Matthew Prior was born in London, the son of a joiner originally from Dorset. He attended Westminster School from the age of eight and when his father died three years later he came under the care of his uncle, a vintner, who could not afford the fees. His academic future was rescued by Charles Sackville, the 6th Earl of Dorset, who, on hearing Matthew reading Horace to himself in his uncle’s tavern where he had been put to work, financed his continued education at Westminster. Sackville’s foresight and generosity was rewarded by Matthew being named as a King’s Scholar in 1681. He went on to take a degree at St John’s College, Cambridge, obtaining his BA in 1686 and becoming a fellow two years later.
In 1687 he collaborated with his friend from Winchester, Charles Montagu, who was also at Cambridge, in writing The City Mouse and The Country Mouse, a mixed prose and verse attack on Dryden’s The Hind and The Panther. This type of satire was to appear in many of his future works. He then worked for a time as a tutor to the sons of the Earl of Exeter whilst continuing to write poetry, before achieving his cherished ambition of obtaining a political post in 1690.
Over the next twenty-five years he held several secretarial positions as a diplomatic agent in the Netherlands and France, where with his knowledge of French and Latin he made important contributions to England’s role in various peace treaties, such as the Treaty of Ryswyk (1697) and the Treaty of Utrecht (1713). In the mid-1690s he was appointed gentleman of the King’s bedchamber, serving King William III, and held several senior positions in London. Some of his best poetry was written during this period. In his final years he also wrote Dialogues of the Dead, a series of imaginary conversations between famous men.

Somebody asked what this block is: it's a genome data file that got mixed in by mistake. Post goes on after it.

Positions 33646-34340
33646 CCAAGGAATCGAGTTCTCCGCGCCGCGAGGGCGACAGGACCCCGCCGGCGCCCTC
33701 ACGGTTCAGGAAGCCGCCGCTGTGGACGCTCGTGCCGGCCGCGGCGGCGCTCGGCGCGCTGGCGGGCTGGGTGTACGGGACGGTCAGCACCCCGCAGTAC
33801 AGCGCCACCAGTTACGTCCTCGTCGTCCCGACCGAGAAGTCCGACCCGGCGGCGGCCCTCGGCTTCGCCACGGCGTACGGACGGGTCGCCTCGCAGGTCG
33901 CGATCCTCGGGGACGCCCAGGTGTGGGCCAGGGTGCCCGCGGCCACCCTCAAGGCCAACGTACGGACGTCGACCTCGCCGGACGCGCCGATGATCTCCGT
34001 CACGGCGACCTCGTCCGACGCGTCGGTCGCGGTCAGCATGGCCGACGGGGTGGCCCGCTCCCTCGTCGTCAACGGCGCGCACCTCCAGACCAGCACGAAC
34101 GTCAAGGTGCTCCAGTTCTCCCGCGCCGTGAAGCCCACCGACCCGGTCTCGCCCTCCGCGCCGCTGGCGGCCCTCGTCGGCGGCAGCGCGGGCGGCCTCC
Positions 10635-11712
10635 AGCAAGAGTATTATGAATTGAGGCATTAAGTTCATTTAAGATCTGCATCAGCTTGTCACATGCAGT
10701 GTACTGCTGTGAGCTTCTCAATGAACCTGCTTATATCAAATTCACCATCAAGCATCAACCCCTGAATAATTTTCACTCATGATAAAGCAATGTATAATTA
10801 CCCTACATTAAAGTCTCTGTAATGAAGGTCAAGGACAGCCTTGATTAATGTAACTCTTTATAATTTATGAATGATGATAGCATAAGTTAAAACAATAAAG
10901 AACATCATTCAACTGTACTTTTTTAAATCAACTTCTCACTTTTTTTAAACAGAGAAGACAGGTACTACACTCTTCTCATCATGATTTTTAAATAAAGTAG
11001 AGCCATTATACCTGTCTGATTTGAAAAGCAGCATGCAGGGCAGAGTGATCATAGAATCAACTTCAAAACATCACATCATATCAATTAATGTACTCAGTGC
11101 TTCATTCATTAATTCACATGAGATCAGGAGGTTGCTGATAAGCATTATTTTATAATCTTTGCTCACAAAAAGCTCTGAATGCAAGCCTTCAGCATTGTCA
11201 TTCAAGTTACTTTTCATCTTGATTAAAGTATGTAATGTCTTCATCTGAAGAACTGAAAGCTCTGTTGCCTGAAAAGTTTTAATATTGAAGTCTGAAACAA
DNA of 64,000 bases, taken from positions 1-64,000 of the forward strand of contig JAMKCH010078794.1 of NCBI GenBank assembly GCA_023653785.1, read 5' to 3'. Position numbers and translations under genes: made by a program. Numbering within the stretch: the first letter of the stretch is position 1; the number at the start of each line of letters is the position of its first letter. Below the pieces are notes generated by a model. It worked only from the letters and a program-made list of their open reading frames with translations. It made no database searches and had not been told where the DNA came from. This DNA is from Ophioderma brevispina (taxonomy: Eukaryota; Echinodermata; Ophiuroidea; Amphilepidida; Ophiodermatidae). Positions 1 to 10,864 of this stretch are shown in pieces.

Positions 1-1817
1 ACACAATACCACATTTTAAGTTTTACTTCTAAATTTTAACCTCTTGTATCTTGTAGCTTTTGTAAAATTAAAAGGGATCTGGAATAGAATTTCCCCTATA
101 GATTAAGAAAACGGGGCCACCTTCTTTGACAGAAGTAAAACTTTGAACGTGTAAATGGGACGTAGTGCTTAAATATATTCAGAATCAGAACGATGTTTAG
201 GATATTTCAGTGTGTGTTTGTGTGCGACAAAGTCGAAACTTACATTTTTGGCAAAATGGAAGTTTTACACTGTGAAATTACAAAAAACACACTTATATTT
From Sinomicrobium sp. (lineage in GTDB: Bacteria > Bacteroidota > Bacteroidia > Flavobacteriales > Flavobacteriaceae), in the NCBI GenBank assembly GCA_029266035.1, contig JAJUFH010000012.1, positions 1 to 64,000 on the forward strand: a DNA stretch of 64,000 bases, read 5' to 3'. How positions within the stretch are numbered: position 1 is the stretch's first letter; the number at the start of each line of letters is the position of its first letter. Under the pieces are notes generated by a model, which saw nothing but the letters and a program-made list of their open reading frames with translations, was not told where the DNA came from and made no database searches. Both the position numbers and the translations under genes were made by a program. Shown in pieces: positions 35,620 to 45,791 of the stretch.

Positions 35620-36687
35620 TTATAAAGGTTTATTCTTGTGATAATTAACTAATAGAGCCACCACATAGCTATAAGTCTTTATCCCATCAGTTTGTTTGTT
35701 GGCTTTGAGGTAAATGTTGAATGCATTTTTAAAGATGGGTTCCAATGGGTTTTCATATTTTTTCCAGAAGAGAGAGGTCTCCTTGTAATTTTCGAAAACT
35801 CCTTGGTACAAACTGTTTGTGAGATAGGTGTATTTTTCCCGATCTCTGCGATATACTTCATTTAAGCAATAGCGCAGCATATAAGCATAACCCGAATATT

After Queen Anne’s accession he somewhat fell out of favour politically but continued to write poetry and contributed to the Examiner, a political newspaper. After her death and the return to power of the Whigs, he was arrested in 1715 for his part in a corruption and treason scandal and was kept in close custody for two years. During this period he wrote his longest humorous poem Alma: or, The Progress of the Mind, which along with Solomon and Poems on several Occasions was published in 1718. He died of cholera in Cambridgeshire in 1721 and is buried in Westminster Abbey, by his request at the feet of Spenser, of whom he was a great admirer.
Matthew Prior’s poetry is very diverse and includes a lot of love poetry, satirical works, eulogies, and adaptations from the classics. His poems are often humorous but demonstrate an underlying scholarly mind and considerable narrative skill. Some of his best known works are Jinny the Just, based on Jane Ansley, his first mistress and housekeeper, Hans Carvel, To a Child of Quality of Five Years Old, On the Taking of Namur by the King of Britain, Henry and Emma, and The Garland.